The WSJ Numbers Guy (Carl Bialik) demystifies NFL scoring rarities in a recent column. This past week in the playoffs, the Philadelphia Eagles beat the New York Giants 23-11, a score that had never been seen in the annals of NFL score keeping.
At first thought, it seems that a “first” like this would be very rare, but it’s not as rare as you (or I) might think. Some scores are very common — 20-17, for instance, the final score of more than 200 games since 1920, and a score that is easy to attain with the usual scoring of a couple of touchdowns (with or without PAT), and/or field goal or two — but “about two-thirds of scores that have occurred have happened fewer than 10 times,” and and “firsts” occur about 4% of the time now. Contrast that with the early 1950s , during which about 10% of games ended in new scores. This season alone, 11 games (of 264 played) ended in scores that had never been seen in the NFL before (check Pro-Football-Reference.com).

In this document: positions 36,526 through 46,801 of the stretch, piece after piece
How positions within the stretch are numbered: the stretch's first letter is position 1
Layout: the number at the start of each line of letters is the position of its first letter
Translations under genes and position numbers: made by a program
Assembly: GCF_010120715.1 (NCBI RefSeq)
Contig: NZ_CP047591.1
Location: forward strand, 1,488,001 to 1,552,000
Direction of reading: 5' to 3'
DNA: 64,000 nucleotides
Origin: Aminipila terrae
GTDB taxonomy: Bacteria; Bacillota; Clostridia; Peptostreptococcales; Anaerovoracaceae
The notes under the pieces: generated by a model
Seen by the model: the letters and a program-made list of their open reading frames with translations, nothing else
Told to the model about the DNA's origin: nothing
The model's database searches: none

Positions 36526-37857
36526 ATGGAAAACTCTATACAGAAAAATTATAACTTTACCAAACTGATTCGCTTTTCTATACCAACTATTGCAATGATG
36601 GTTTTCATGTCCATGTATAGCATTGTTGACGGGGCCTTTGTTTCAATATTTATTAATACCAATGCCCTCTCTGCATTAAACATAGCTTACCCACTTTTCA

As Bialik points out, we should “expect a diminishing return over time, as there is a fixed amount of scores in the double digits” — about 2,500 of them. And there are still 401 final scores never seen to date! Probably many of those scores require safeties and 2-point conversions in the mix, and with the trickeration now becoming more common in the NFL and in college football, we may see more of those plays!